On the Concept of Class in American Life

Dear L.:

1. Some abstract art impressed me recently. The paintings looked like collages from fragments of home and garden design magazines, with elements flowing into each other haphazardly. Roads would become a roof with a window-like object almost like a shingle peering into a flower-bed. But none of that was there, perhaps.

The aesthetic of the perfect home appealed a bit too easily. There were thoughtful comments. Grace pointed out how things that looked like paneling and siding seemed to be light sources. Nathaniel focused on organic and inorganic qualities, a comment on perspective. Nothing seemed to provoke, though.

2. A friend read Louis Hartz, Russell Kirk and Tocqueville recently for a class. Hartz was a bit nutty: it looks like he’ll do whatever it takes to make a thesis fit, which includes bending all known laws of logic or physics. The 0ther tw0 thinkers were concerned, on my friend’s reading, with religion, tradition, freedom. Hartz insists the USA never had a credible socialist movement because it never had an explicit feudal structure. Where things get interesting is when he points out the things that create class distinctions in any given society. He goes too far with it; Hamilton is not someone using capitalist rhetoric to further the interests of his “class.” There is a genuine belief in equality, freedom, opportunity among the Founders that involves an emphasis on property rights. One might think this naive, but it certainly seems sincere.

However, Hartz’s insistence that class matters no matter where we are is something I have to take seriously. I am not here to sit and cry about lost opportunities. If there are opportunities being denied me or anyone else for very bad reasons, though, I need to be aware. We need to be aware.

3. “Very bad reasons” may not be someone stealing outright. It might be that when everyone works pretty hard, those with a small advantage get a lot more than those simply working (cf. “The Tyranny of the Meritocracy”). The thing everyone needs in a free society is time, and that literally gets more scarce every day unless you opt out. You need time to either give attention or get attention. To put it metaphorically: in theory, we used to have a leisure class (they were leisured, they had means. Class, though, in its colloquial use seems to denote a higher standard than its more technical use). Now, in theory, we’ve eliminated such a thing entirely. Even in the academy, “publish or perish” means you have to be in motion, pretending like you can justify your studies.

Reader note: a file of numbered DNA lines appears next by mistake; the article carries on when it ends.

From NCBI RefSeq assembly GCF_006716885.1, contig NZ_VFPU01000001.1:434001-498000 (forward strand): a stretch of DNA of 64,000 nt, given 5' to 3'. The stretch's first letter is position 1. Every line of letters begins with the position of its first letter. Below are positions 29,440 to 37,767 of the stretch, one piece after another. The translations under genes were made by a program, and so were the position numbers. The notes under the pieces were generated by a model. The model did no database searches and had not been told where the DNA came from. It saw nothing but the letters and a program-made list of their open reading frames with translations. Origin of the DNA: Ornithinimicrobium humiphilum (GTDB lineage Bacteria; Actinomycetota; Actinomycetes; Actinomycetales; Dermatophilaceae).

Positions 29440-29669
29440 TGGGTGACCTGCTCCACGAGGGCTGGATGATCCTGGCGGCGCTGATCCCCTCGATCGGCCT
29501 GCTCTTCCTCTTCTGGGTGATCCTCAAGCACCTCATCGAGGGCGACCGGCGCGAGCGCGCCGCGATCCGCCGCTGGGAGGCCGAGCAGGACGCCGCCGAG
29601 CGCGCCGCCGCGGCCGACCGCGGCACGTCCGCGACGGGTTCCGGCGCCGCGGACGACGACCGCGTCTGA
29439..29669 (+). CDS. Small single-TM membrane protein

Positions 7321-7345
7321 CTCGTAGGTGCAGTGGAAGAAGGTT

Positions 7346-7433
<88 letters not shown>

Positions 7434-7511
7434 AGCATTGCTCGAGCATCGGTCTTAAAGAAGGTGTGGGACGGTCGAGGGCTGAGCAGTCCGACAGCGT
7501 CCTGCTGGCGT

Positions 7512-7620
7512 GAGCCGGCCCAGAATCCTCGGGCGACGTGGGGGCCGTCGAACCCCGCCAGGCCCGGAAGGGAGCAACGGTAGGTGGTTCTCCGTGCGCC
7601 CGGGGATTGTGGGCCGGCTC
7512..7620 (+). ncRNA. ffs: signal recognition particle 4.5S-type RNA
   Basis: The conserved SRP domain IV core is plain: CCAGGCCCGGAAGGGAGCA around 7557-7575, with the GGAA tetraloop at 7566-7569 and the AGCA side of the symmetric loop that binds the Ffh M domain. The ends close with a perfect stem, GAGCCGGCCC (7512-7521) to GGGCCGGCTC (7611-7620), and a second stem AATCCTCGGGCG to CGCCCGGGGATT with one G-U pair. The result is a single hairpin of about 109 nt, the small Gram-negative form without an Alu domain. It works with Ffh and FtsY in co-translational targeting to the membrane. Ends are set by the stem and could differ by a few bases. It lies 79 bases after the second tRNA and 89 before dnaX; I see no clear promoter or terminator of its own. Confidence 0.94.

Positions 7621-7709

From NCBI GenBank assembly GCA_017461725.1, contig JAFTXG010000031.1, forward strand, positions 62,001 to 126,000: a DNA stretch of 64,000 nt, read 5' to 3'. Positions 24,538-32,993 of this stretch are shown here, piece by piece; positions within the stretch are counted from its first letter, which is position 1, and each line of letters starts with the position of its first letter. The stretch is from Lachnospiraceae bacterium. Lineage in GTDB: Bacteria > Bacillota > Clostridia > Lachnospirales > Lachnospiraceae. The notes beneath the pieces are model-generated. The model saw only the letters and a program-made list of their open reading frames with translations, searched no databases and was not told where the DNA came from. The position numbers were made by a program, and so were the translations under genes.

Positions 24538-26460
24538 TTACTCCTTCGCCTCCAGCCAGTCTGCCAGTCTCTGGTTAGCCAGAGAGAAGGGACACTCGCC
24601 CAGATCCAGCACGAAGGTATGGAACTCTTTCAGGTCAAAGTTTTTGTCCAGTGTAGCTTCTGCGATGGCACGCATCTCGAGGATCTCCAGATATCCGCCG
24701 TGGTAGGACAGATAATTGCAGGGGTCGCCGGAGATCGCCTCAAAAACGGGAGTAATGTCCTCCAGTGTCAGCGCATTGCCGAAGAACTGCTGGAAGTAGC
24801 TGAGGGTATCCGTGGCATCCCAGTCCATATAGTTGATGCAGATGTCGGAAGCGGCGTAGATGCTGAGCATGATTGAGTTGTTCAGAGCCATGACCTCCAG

What scares me is that justice takes time and requires attention. Far more than any self-help rhetoric or institution or particular goal can give. Justice properly considered can look very ugly. At points we even have to make the difficult call of whether it is worth pursuing fully or not, whether a greater good can be had by holding back. Class, as a concept, can complicate this picture, sometimes distorting it to a point where it cannot be recognized.

4. Without becoming Marxist, I think it is very easy to see what we have left without any recognition of class itself. It’s literally a sameness, an asking of perfect homes and gardens – our individual happiness, non-conflicting – a begging where there must be a panacea. I’m not saying that once upon a time seeing Medici palaces and warlord’s castles made us more rational. Far from it. One could be as unjust then, if not more unjust, defending a hierarchy meant to keep people down and divided amongst themselves.

We want liberty to immediately be good. We think it’s reasonable to ask for what our parents and grandparents asked. A house in suburbia with good fences making good neighbors. Someone who loves us, a family. Stability in employment. I don’t know whether any of that is actually reasonable. It was always unreasonable to expect everyone find love: how many stories of heartbreak do we have through the ages? How can stability in employment exist when we prize mobility, when we get tired of being in one job too long? And what of the rest of the world? My brother and I were talking recently, and he mentioned “affluence” in China means making $16,000 a year.

Our vision is literally blurred right now with an indistinct vision of something that feels secure. I’m tempted by the vision, certainly. It promises goods which I feel everyone else is getting. That’s not entirely fair to say, though. It may be the case many aren’t getting what they want or need. In which case, we need to figure out what is achievable and work from there.

5. I remember when you worked for justice. I felt some of it was misguided. I felt all of it was sincere. That was a long time ago; we haven’t spoken for years. I wonder what your perspective is now. I can’t imagine it takes vinyl siding and white picket fences too seriously.



Leave a Comment

Your email address will not be published.

This site uses Akismet to reduce spam. Learn how your comment data is processed.